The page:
(PC) Uribe v. McGuinness et al, No. 1:2007cv01064 - Document 138 (E.D. Cal. 2010)

Court Description: ORDER GRANTING 114 Defendant's Motion for Summary Judgment signed by District Judge G. Murray Snow on 11/12/2010. CASE CLOSED. (Jessen, A)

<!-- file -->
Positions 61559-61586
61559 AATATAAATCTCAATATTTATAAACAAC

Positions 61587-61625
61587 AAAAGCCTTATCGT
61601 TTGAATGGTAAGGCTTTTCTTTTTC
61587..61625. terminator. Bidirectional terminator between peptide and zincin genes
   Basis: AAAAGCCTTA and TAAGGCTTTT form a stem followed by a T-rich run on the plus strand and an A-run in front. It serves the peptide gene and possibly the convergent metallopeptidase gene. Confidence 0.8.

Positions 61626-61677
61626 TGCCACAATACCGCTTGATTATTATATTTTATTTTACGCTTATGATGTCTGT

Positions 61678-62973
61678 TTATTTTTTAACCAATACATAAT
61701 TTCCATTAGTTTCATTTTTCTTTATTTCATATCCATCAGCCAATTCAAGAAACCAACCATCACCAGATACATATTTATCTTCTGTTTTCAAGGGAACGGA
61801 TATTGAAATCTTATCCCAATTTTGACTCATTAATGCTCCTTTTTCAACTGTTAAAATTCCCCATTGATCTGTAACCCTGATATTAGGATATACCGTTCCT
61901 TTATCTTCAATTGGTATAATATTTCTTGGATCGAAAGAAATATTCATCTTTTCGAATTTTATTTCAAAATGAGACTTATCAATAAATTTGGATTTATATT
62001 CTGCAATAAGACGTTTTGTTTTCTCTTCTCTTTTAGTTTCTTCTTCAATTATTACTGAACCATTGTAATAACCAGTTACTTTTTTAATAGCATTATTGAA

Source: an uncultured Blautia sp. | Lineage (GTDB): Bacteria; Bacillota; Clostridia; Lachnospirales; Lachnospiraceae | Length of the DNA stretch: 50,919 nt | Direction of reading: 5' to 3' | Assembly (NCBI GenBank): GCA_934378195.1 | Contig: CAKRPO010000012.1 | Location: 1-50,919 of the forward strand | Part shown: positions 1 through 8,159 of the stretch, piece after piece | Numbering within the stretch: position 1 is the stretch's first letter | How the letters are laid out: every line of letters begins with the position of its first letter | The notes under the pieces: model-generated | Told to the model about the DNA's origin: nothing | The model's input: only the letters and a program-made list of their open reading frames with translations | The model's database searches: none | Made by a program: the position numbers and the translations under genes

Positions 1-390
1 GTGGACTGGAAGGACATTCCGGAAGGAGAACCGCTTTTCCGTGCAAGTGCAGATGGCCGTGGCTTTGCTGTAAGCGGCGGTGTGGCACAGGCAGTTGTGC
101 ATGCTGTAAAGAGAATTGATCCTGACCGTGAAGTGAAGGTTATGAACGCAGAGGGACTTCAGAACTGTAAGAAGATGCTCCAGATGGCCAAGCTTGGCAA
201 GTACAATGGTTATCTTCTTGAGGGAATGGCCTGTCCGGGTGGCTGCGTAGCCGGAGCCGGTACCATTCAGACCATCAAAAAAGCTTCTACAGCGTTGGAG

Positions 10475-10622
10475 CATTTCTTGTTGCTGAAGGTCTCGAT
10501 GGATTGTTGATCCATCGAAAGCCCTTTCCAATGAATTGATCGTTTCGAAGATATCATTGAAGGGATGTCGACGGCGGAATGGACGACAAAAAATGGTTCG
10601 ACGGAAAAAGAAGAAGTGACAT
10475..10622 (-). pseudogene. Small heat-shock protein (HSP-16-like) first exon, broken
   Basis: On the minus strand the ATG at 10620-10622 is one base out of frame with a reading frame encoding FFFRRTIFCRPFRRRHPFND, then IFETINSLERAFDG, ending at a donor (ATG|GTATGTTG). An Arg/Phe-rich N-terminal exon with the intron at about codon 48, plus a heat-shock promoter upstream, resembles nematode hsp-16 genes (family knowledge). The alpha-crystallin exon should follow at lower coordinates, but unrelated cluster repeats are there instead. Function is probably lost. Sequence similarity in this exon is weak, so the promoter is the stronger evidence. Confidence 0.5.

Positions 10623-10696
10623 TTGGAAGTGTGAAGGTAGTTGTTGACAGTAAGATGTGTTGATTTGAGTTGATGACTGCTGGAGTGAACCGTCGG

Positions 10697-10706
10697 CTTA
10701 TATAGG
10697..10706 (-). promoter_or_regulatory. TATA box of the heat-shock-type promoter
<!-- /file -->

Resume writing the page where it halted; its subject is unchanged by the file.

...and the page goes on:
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(PC) Uribe v. McGuinness et al 1 Doc. 138 WO 2 NOT FOR PUBLICATION 3 4 5 6 IN THE UNITED STATES DISTRICT COURT 7 FOR THE EASTERN DISTRICT OF CALIFORNIA 8 9 Cesar Uribe, 10 11 Plaintiff, vs. 12 P.A. McGuinness, et al., 13 Defendant. 14 ) ) ) ) ) ) ) ) ) ) ) ) No. 1:07-cv-1064-GMS-PHX ORDER 15 16 Plaintiff Cesar Uribe brought this civil rights action under 42 U.S.C. § 1983 against 17 Defendant Dr. Nandan Bhatt, a physician at the California Substance Abuse Treatment 18 Facility (“CSATF”).1 Pending before this Court is Defendant’s Motion for Summary 19 Judgment or, in the alternative, Summary Adjudication of Issues (Doc. 114). For the reasons 20 set forth below, the Court grants Defendant’s Motion.2 21 BACKGROUND 22 I. 23 Factual Background The parties’ statements set out the following facts. Plaintiff Uribe is an inmate 24 25 26 1 Defendant Bhatt is the only remaining Defendant in this action because P.A. McGuinness was terminated on June 2, 2009 (Doc. 50), and Benjamin Edger was voluntarily dismissed on May 28, 2010 (Doc. 116). 27 2 28 Because summary judgment is rendered on the entire action, Defendant’s alternative motion for summary adjudication is moot. F ED. R. C IV. P. 56(d). Dockets.Justia.com 1 incarcerated in the California Department of Corrections and Rehabilitation (“CDCR”) and 2 housed at the CSATF in Corcoran, California. (Doc. 129). Plaintiff Uribe was diagnosed 3 with testicular cancer in March 2004, and from December 2, 2004 through January 7, 2005, 4 Plaintiff underwent radiation treatment for his cancer at the Florence R. Wheeler Cancer 5 Center (“FWCC”), located outside of the correctional facility. (Id.). 6 Defendant, Dr. Bhatt, is a duly licensed primary care doctor employed by CDCR at 7 CSATF. (Id.). In this capacity, Dr. Bhatt evaluates patients’ medical condition, treats those 8 conditions that he is qualified to treat, and refers those whose medical condition is beyond 9 his general scope of competence to outside physicians. (Id.). Under California Regulations, 10 only CDCR facility-employed health care staff, contractors paid to perform health services 11 for the facility, or persons employed as health care consultants are permitted, within the 12 scope of their licensure, to diagnose illness or prescribe medication and health care treatment 13 for inmates at CDCR institutions. 15 C.C.R. § 3354 (2010).3 14 Dr. Bhatt first became involved in Plaintiff Uribe’s radiation treatment for his cancer 15 on December 6, 2004, when he was informed that Mr. Uribe had undergone treatment at 16 FWCC and was advised that he had been prescribed Zofran, an anti-nausea medication, by 17 Dr. Davis, the outside oncologist. (Id.). On that day, Dr. Bhatt prescribed Mr. Uribe a thirty- 18 day supply of metoclopramide (brand name: Regan) for mitigating potential nausea resulting 19 from the radiation. (Id.). However, the pharmacy erroneously issued Plaintiff only a ten-day 20 supply of metoclopramide pills. (Id.). 21 On December 9, 2004, Dr. Bhatt saw Mr. Uribe at the clinic. Mr. Uribe informed 22 Defendant that he was undergoing radiation therapy. (Id.). Plaintiff alleges that during that 23 visit he told Dr. Bhatt that the metoclopramide pills he had prescribed were not working and 24 that he was still feeling sick. (Doc. 128). 25 On or about December 21, 2004, upon recommendation by a physician at FWCC, Dr. 26 3 27 28 Section 3354 further states that, “[h]ealth care personnel not employed by the department are not authorized to order treatment for an inmate. Such persons may offer opinions and recommendations for consideration by department health care staff . . .” -2- 1 Bhatt prescribed Plaintiff a dietary supplement called Resource, to be taken three times a day 2 for 90 days. (Doc. 129). Plaintiff alleges that he only received Resource for “about 2 days”. 3 (Doc. 128). On January 3, 2005, based on the recommendation of the outside oncologist, 4 another CDCR physician, Dr. Nguyen, prescribed Mr. Uribe Compazine for his nausea 5 symptoms. (Doc. 129). On that day, Mr. Uribe complained of occasional nausea but no 6 vomiting. (Doc. 114). 7 A few days later, on January 7, 2005, Dr. Bhatt saw Mr. Uribe in the clinic again. 8 (Doc. 129). At that time Mr. Uribe said that he required Resource and complained of a rash 9 on his left arm. (Id.). Dr. Bhatt observed a small macular puritic rash on Mr. Uribe’s arm and 10 prescribed him a cream. (Id.). He also noted that Plaintiff’s weight was 135 pounds, down 11 from 139 pounds one month earlier, on December 9, 2004. (Id.). Otherwise, Mr. Uribe had 12 no new complaints, and admits that at this time he did not bother to tell Dr. Bhatt about his 13 nausea. (Doc. 128). At this visit, Dr. Bhatt changed Plaintiff’s anti-nausea medication from 14 Compazine, which had been prescribed a few days earlier, to Phenergan for 90 days, as per 15 the recommendation of the treating oncologist. (Doc. 129). Dr. Bhatt also ordered that Mr. 16 Uribe be continued on Resource. (Id.). 17 Dr. Bhatt’s next involvement with Mr. Uribe was not until March 3, 2005, when he 18 interviewed Plaintiff with respect to his 602 Administrative Appeal, filed on January 2, 2005. 19 (Id.). After reviewing Mr. Uribe’s medical file, Dr. Bhatt determined that all of the various 20 anti-nausea medications prescribed to Plaintiff, including Metoclopramide, Compazine, and 21 Phenergan, were all appropriate. (Id.). Dr. Bhatt further determined that there was no 22 evidence in the file that Mr. Uribe ever had problems with any of the medication provided 23 at CSATF, that anyone on the staff had treated him with deliberate indifference or that he had 24 suffered any harm as a result of the staff’s conduct in responding to his need for anti-nausea 25 medication. (Id.). Thus, Dr. Bhatt denied Mr. Uribe’s 602 Appeal. (Id.). On July 12, 2005, 26 Plaintiff’s 602 Appeal was partially granted by the Director’s Review Level, but the Chief 27 of Inmate Appeals was unable to grant the monetary relief that Mr. Uribe requested, thereby 28 -3- 1 prompting the present matter before the Court. Accordingly, Plaintiff has exhausted all 2 administrative remedies available to him. 3 Mr. Uribe filed his original Complaint in this action on June 25, 2007. (Doc. 1). A 4 First Amended Complaint was filed on August 18, 2009. (Doc. 75). Plaintiff contends that 5 as a result of Dr. Bhatt’s deliberate indifference in initially prescribing Regan 6 metoclopramide instead of Zofran, and his subsequent denial of any medication from 7 December 14, 2004 to January 6, 2005, Plaintiff experienced nausea and vomiting, which led 8 to hunger, headaches, fatigue, tiredness, abdominal pain, and weight loss. 9 DISCUSSION 10 I. Legal Standard 11 Summary judgment is appropriate if the evidence, viewed in the light most favorable 12 to the nonmoving party, demonstrates “that there is no genuine issue as to any material fact 13 and that the movant is entitled to judgment as a matter of law.” F ED. R. C IV. P. 56(c)(2). 14 Substantive law determines which facts are material[] and “[o]nly disputes over facts that 15 might affect the outcome of the suit under the governing law will properly preclude the entry 16 of summary judgment.” Anderson v. Liberty Lobby, Inc., 477 U.S. 242, 248 (1986). “A fact 17 issue is genuine ‘if the evidence is such that a reasonable jury could return a verdict for the 18 nonmoving party.’” Villiarimo v. Aloha Island Air, Inc., 281 F.3d 1054, 1061 (9th Cir. 2002) 19 (quoting Anderson, 477 U.S. at 248). When the nonmoving party “bear[s] the burden of proof 20 at trial as to an element essential to its case, and that party fails to make a showing sufficient 21 to establish a genuine dispute of fact with respect to the existence of that element, then 22 summary judgment is appropriate.” Cal. Architectural Bldg. Prods., Inc. v. Franciscan 23 Ceramics, Inc., 818 F.2d 1466, 1468 (9th Cir. 1987) (citing Celotex Corp. v. Catrett, 477 24 U.S. 317, 322–23 (1986)). At summary judgment, the judge’s function is not to weigh the 25 evidence and determine the truth but to determine whether there is a genuine issue for trial. 26 Anderson, 477 U.S. at 249. 27 The Court is mindful that Plaintiff is proceeding pro se and is incarcerated. “Pro se 28 -4- 1 prison inmates, with limited access to legal materials, occupy a position significantly 2 different from that occupied by litigants represented by counsel.” Jacobsen v. Filler, 790 3 F.2d 1362, 1365 n.4 (9th Cir. 1986) (citation omitted). Courts have a duty to liberally 4 construe the pleadings of pro se litigants, particularly those filed by pro se prisoners. See 5 Zichko v. Idaho, 247 F.3d 1015, 1020 (9th Cir. 2001). Pro se litigants are nonetheless bound 6 by “the same rules of procedure that govern other litigants,” King v. Atiyeh, 814 F.2d 565, 7 567 (9th Cir.1987), including Rule 56’s requirement that a nonmoving party “must present 8 some significant probative evidence tending to support the complaint” to survive summary 9 judgment. Franklin v. Murphy, 745 F.2d 1221, 1235 (9th Cir.1984) (citation and internal 10 quotes omitted). 11 II. Analysis 12 A. Eighth Amendment Claim 13 Prison officials “violate a prisoner’s Eighth Amendment rights if they are deliberately 14 indifferent to his serious medical needs.” Anderson v. County of Kern, 45 F.3d 1310, 1316 15 (9th Cir. 1995) (citing Estelle v. Gamble, 429 U.S. 97, 105–06 (1976)). A plaintiff must 16 show (1) a serious medical need and (2) that the defendant’s response was deliberately 17 indifferent. Jett v. Penner, 439 F.3d 1091, 1096 (9th Cir. 2006). 18 A serious medical need exists whenever the “failure to treat a prisoner’s condition 19 could result in further significant injury or the unnecessary and wanton infliction of pain.” 20 Clement v. Gomez, 298 F.3d 898 (9th Cir. 2002) (internal citation omitted) (citing McGuckin 21 v. Smith, 974 F.2d 1050, 1059 (9th Cir. 1992), overruled on other grounds by WMX Techs., 22 Inc. v. Miller, 104 F.3d 1133 (9th Cir. 1997) (en banc)). Examples of serious medical needs 23 include the existence of an injury that a reasonable doctor or patient would find important 24 and worthy of comment or treatment, the presence of a medical condition that significantly 25 affects an individual’s daily activities, or the existence of chronic and substantial pain. 26 McGuckin, 974 F.2d at 1059–60. 27 The Court recognizes that frequent nausea and vomiting for a period of approximately 28 -5- 1 one month is something a reasonable doctor would find worthy of comment. In the instant 2 case, over the course of his five-week radiation treatment, Mr. Uribe was prescribed three 3 different types of anti-nausea medication by three different doctors. Moreover, Plaintiff has 4 indicated that his symptoms significantly affected his daily activities such that he stopped 5 eating full meals, and was unable to think clearly, to work a full day, or to participate in 6 recreational activities. (Doc. 128). Finally, Mr. Uribe claims that as a result of vomiting or 7 retching at least twice a day, he experienced substantial abdominal pain. (Id.). Taken together 8 with the fact that a failure to treat Mr. Uribe’s persistent and frequent nausea and vomiting 9 could result in further significant injury to him, the Court finds that Plaintiff demonstrated 10 a serious medical need. 11 The Court next turns to the subjective prong – whether Defendants’ response to 12 Plaintiff’s serious medical need was deliberately indifferent. See Jett, 439 F.3d at 1096. A 13 prison official is deliberately indifferent if he both knows of and disregards an excessive risk 14 to an inmate’s health. Farmer v. Brennan, 511 U.S. 825, 837 (1994). The deliberate 15 indifference prong is satisfied by showing (a) a purposeful act or failure to respond to a 16 prisoner’s pain or medical need and (b) harm caused by the indifference. Jett, 439 F.3d at 17 1096. 18 Plaintiff’s deliberate indifference claim is based on two allegations: 1) that Defendant 19 Bhatt disregarded Dr. Davis’ prescription for Zofran and instead “intentionally replaced it 20 with his own incorrect prescription of ‘chemo-therapy-patient’ nausea medication” (Doc. 75), 21 and 2) that this intentional error was compounded by the undisputed fact that CSATF 22 pharmacy only dispensed a ten-day supply of metoclopramide as opposed to a thirty-day 23 supply, thus denying Plaintiff any medication for several weeks. (Id.). 24 Dr. Bhatt maintains that, “[t]here are several medications available for treating nausea 25 and vomiting that can be used interchangeably” and that metoclopramide is “an appropriate 26 anti-nausea medication to mitigate potential nausea resulting from radiation therapy.” (Doc. 27 114, Ex. E). The only probative evidence that Plaintiff supplies in opposition to Dr. Bhatt’s 28 -6- 1 assertion is an excerpt from the Physicians’ Desk Reference (“PDR”) regarding Zofran.4 2 (Doc. 133, Ex. D). Upon close reading of the excerpt, however, the Court does not find the 3 PDR entry to support Plaintiff’s allegation. The only mention of metoclopramide is in the 4 section titled “Clinical Trials,” which notes that Zofran was significantly more effective than 5 metoclopramide in a trial involving patients receiving single high-dose radiotherapy. Plaintiff 6 did not undergo single high-dose radiotherapy, but rather was treated daily for a period of 7 five weeks. Accordingly, Plaintiff’s reliance on the PDR’s reference to a single clinical trial 8 that did not mirror his circumstances is misplaced. 9 Plaintiff also seems to suggest that metoclopramide is not as effective as Zofran 10 because on the two isolated instances where Dr. Davis provided him with a single tablet of 11 Zofran, once on the second day of his treatment and again on December 27, 2004, he did not 12 suffer from nausea and vomiting. (Doc. 128). Even if this Court were to assume in the 13 absence of testimony from Dr. Davis that Dr. Davis believed Zofran to be the more effective 14 medication, “a mere ‘difference of medical opinion . . .[is] insufficient . . . to establish 15 deliberate indifference.’” Toguchi v. Chung, 391 F.3d 1051, 1058 (9th Cir. 2004) (citation 16 omitted); Sanchez v. Vild, 891 F.2d 240 (9th Cir. 1989) (holding that a difference of medical 17 opinion as to treatment of a prisoner did not amount to deliberate indifference of a prisoner’s 18 serious medical needs). To prevail on a claim involving choices between alternative courses 19 of treatment, a prisoner must show that the course of treatment the doctor chose was 20 medically unacceptable in light of the circumstances and that it was chosen in conscious 21 disregard of an excessive risk to plaintiff’s health. Jackson v. McIntosh, 90 F.3d 330, 332 22 (9th Cir. 1996). Plaintiff has not demonstrated, through expert testimony or otherwise, that 23 Dr. Bhatt’s decision to prescribe metoclopramide was either medically unacceptable or done 24 in conscious disregard to his health. Under 15 C.C.R. §3354, outside physicians are not 25 26 27 28 4 The Court cannot afford any weight to Dr. Davis’ purported statement, as reported by Plaintiff, that metoclopramide was “only effective with chemotherapy patients and completely useless for radiation-therapy patients.” (Doc. 128, 130). This statement constitutes inadmissible hearsay. F ED. R. E VID. 801, 802. -7- 1 authorized to order treatment for an inmate and Dr. Bhatt was not required to follow Dr. 2 Davis’ recommendation to prescribe Zofran. Furthermore, Dr. Bhatt contends that when a 3 medication recommended by an outside consultant physician is unavailable in a CDCR 4 institution, or if the CDCR physician believes that an equally effective medication is 5 preferable, a CDCR physician may instead prescribe a different but equivalent medication 6 which is available in the facility. (Doc. 114, Ex. E). Thus, it remained well within Dr. Bhatt’s 7 discretion to prescribe Plaintiff metoclopramide, which in his medical opinion was as 8 effective as Zofran. 9 The second part of Plaintiff’s deliberate indifference claim stems from the undisputed 10 fact that CSATF pharmacy only dispensed a ten-day supply of metoclopramide as opposed 11 to a thirty-day supply, thereby denying Plaintiff medication for a period of time. Plaintiff has 12 failed to present evidence upon which a reasonable jury could conclude that Dr. Bhatt may 13 be liable for the pharmacy’s failure when it is undisputed that his prescription correctly called 14 for a thirty-day supply. Moreover, Plaintiff failed to name the CSATF pharmacy staff in this 15 action. 16 Plaintiff claims that contrary to Dr. Bhatt’s contention that he was not aware of 17 Plaintiff’s need for more medication, Defendant was put on notice because Dr. Davis 18 repeatedly gave the escorting officers who transported Plaintiff to and from FWCC a 19 prescription to hand deliver to the CSATF medical staff. (Doc. 128). Also, on one occasion 20 Dr. Davis’ nurse picked up the phone and called someone, presumably the CSATF medical 21 staff, after Mr. Uribe complained about the lack of medication. (Id.). However, apart from 22 Dr. Davis’ prescription for Compazine, dated January 3, 2005, which was issued by Dr. 23 Nguyen on the same day, Plaintiff has not submitted any probative evidence in support of his 24 allegations. Plaintiff also fails to submit admissible evidence that these intermediaries 25 actually informed Dr. Bhatt of his need for more medication. Thus, Plaintiff has not met his 26 burden of demonstrating that there exists a genuine issue of material fact as to whether Dr. 27 Bhatt was on notice. Accordingly, Plaintiff has failed to satisfy the first element of a 28 -8- 1 deliberate indifference claim, namely that Dr. Bhatt engaged in a purposeful act or failed to 2 respond to Mr. Uribe’s pain or medical need. Plaintiff has not provided admissible evidence 3 that Defendant either prescribed the wrong medication or purposefully denied him an 4 adequate quantity. Thus, Defendant is entitled to summary judgment on this claim.5 5 B. 6 In his motion for summary judgment, Defendant Bhatt contends that he is entitled to 7 qualified immunity for Plaintiff’s § 1983 claims. As discussed in section II(A) above, 8 Plaintiff has not made a prima facie showing that Dr. Bhatt violated his Eighth Amendment 9 rights through deliberate indifference to Mr. Uribe’s serious medical needs, thereby 10 Qualified Immunity precluding the need for a qualified immunity analysis by the Court. 11 C. 12 On August 25, 2005, Mr. Uribe filed an application to present a late claim to the 13 California Victim Compensation and Government Claims Board (“CVCGCB”). (Doc. 114, 14 Ex. D). He alleged that the incident occurred between December 2, 2004 and January 6, 15 2005, when he was denied anti-nausea medication during radiation treatment for cancer. 16 (Id.). On November 30, 2005, CVCGCB advised Mr. Uribe that its staff was recommending 17 that his application be rejected, and on February 1, 2006, CVCGCB notified Mr. Uribe that 18 it had rejected his application for leave to file a late claim. (Id.). State Law Claim for Medical Malpractice 19 In his motion for summary judgment, Defendant argues that Mr. Uribe failed to satisfy 20 the tort claim presentation prerequisite for a claim of relief under California state law for 21 medical malpractice and that there’s no evidence that Dr. Bhatt’s actions were below the 22 applicable standard of care or caused injury to Mr. Uribe. The Court has reviewed Plaintiff’s 23 Complaint (Doc. 1), First Amended Complaint (Doc. 75), Opposition to the Defendant’s 24 Motion for Summary Judgment (Doc. 128), and Declaration in Support of Opposition to 25 26 27 28 5 By conclusively finding that Defendant did not purposefully act or fail to respond to Mr. Uribe’s pain or medical need, the Court finds it unnecessary to discuss the second element of a deliberate indifference finding, namely whether the indifference caused Plaintiff any harm. Jett, 439 F.3d at 1096. -9- 1 Defendant’s Motion for Summary Judgment (Doc. 130) and has not found any claim for 2 medical malpractice under state law. In fact, in the Plaintiff’s Reproduction of Defendant’s 3 Statement of Allegedly Undisputed Material Facts, he admits that he has not expressly made 4 a claim for relief under California law nor alleged compliance with the claim presentation 5 of the California Tort Claims Act in either his original Complaint or First Amended 6 Complaint. (Doc. 129). Given that the scope of this Court’s ruling can not exceed the scope 7 of Plaintiff’s arguments, there are no state law claims for the Court to consider. 8 9 10 11 12 13 CONCLUSION Plaintiff has not raised any issues of material fact to support his allegation that the Defendant violated his rights under the Eighth Amendment. IT IS THEREFORE ORDERED that Defendant’s Motion for Summary Judgment (Doc. 114) is GRANTED. DATED this 12th day of November, 2010. 14 15 16 17 18 19 20 21 22 23 24 25 26 27 28 - 10 -